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  • dev199108
    replied
    car reverse parking camera with display price in india

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  • mary Ireland
    replied
    COULD BE THE UNEMPLOYMENT LINE ... <BLOCKQUOTE class="ip-ubbcode-quote"><div class="ip-ubbcode-quote-title">quote:</div><div class="ip-ubbcode-quote-content">Originally posted by davdah:
    </div></BLOCKQUOTE>

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  • mary Ireland
    replied
    HAVE YOU FOUND A WOMAN SOM AND ARE YOU SPONSORING HER WOW WE ALL DESERVE TO BE HAPPY <BLOCKQUOTE class="ip-ubbcode-quote"><div class="ip-ubbcode-quote-title">quote:</div><div class="ip-ubbcode-quote-content">Originally posted by SonofMichael:
    The fiance visa asks where the lady will pick up the visa and a consulate outside her country of residence will be at that counsels discretion. What if the lady is a citizen of a different country than where she resides; where should she pick it up? </div></BLOCKQUOTE>

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  • federale86
    replied
    According to the Act, an alien is any person not a citizen or national of the United States. Just get used to it.

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  • ProudUSC
    replied
    <BLOCKQUOTE class="ip-ubbcode-quote"><div class="ip-ubbcode-quote-title">quote:</div><div class="ip-ubbcode-quote-content">Originally posted by SAMMY:
    Calling a person, who is not a US citizen, as an alien is not demoralizing nor personal in my opinion. Under US laws, any person who is not a US citizen is called an alien regardless of that person being legal or illegal in this country. This terminolgy-"alien" is set out in US laws and not characterized by some specific Americans. If one likes to compare this term "alien" with space-alien then it's their problem and not Americans'. On the other hand, other countries' laws call non-citizen as a foreigner. So it's all about the terminolgy set up for a non-citizen in each country's laws. Nothing personal.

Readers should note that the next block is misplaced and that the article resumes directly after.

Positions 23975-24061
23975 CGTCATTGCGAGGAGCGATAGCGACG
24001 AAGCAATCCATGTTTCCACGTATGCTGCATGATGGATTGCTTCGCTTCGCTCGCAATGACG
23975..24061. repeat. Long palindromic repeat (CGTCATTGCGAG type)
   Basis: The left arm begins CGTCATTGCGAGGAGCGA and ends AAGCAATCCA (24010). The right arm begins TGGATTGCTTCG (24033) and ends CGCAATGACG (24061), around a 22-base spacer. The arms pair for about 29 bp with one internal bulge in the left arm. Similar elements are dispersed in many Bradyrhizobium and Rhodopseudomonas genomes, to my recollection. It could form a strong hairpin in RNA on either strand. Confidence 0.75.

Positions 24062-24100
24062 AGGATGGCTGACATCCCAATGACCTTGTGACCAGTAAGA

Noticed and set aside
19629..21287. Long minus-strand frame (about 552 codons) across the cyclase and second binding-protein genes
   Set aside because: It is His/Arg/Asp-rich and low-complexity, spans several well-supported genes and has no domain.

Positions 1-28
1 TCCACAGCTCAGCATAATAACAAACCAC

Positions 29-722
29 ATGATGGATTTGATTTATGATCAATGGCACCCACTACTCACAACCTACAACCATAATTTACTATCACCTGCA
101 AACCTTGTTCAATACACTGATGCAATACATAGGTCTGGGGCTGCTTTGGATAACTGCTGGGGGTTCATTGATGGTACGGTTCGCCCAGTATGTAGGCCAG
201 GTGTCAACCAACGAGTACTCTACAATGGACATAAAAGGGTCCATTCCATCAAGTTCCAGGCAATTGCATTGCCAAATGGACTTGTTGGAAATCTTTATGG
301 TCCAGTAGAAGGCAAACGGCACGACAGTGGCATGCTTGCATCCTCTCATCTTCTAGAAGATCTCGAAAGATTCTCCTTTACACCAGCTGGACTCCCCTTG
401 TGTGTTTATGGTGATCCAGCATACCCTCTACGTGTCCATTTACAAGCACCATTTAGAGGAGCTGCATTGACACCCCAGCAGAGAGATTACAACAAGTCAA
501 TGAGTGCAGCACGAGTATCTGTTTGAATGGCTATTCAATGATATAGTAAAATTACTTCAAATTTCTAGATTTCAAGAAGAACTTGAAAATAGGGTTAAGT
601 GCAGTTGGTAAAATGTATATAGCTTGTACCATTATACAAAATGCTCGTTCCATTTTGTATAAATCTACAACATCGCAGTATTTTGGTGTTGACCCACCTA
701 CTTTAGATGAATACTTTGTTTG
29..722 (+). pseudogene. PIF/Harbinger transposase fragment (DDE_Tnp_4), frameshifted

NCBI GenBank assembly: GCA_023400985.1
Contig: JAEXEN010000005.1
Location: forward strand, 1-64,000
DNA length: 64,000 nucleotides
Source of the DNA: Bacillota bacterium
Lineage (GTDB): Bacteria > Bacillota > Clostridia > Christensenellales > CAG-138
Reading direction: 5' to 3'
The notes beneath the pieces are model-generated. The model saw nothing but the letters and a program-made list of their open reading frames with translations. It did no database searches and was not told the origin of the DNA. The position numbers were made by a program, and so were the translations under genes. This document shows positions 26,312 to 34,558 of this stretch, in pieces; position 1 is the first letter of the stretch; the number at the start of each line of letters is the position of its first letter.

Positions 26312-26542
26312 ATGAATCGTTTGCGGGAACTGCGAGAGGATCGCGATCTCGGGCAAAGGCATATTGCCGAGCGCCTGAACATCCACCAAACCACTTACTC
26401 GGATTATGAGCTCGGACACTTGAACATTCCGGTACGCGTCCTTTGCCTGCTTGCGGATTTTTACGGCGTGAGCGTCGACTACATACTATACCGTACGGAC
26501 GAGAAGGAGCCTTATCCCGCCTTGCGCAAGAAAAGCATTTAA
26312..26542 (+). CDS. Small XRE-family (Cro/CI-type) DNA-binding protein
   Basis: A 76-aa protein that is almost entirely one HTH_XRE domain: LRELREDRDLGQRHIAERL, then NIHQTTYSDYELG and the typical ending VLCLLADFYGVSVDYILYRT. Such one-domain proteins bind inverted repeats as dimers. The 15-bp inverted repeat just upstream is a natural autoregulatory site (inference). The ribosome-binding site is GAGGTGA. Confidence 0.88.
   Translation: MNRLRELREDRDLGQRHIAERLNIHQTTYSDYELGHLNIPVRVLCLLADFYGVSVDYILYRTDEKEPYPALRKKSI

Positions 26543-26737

<BLOCKQUOTE class="ip-ubbcode-quote"><div class="ip-ubbcode-quote-title">quote:</div><div class="ip-ubbcode-quote-content">Originally posted by ren:
    This is nothing personal ,but do stop calling people aliens, they are immigrants, it is very de moralizing to refer to people as aliens when americans go to other countries they are refered to as Americans. </div></BLOCKQUOTE> </div></BLOCKQUOTE>

    I don't find anything derogatory about the term alien either. I personally don't refer to anyone as an alien, but it is a term that is used, I suppose, for classification purposes.

    When I retire and move to Aruba, I will happily accept that I'm an alien in their country!!!

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  • ProudUSC
    replied
    <BLOCKQUOTE class="ip-ubbcode-quote"><div class="ip-ubbcode-quote-title">quote:</div><div class="ip-ubbcode-quote-content">Originally posted by Theone:
    An alien is an alien until they naturalise. </div></BLOCKQUOTE>

    Just looked this up and you are correct, Theone. I guess in this sense, we are all aliens somewhere - lol!

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  • Theone
    replied
    An alien is an alien until they naturalise.

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  • federale86
    replied
    ProudUSC: An alien is always an alien. When an alien applies for admission they are considered an immigrant unless they prove otherwise. A non-immigrant alien when admitted is still a non-immigrant.

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  • MakeItRight!
    replied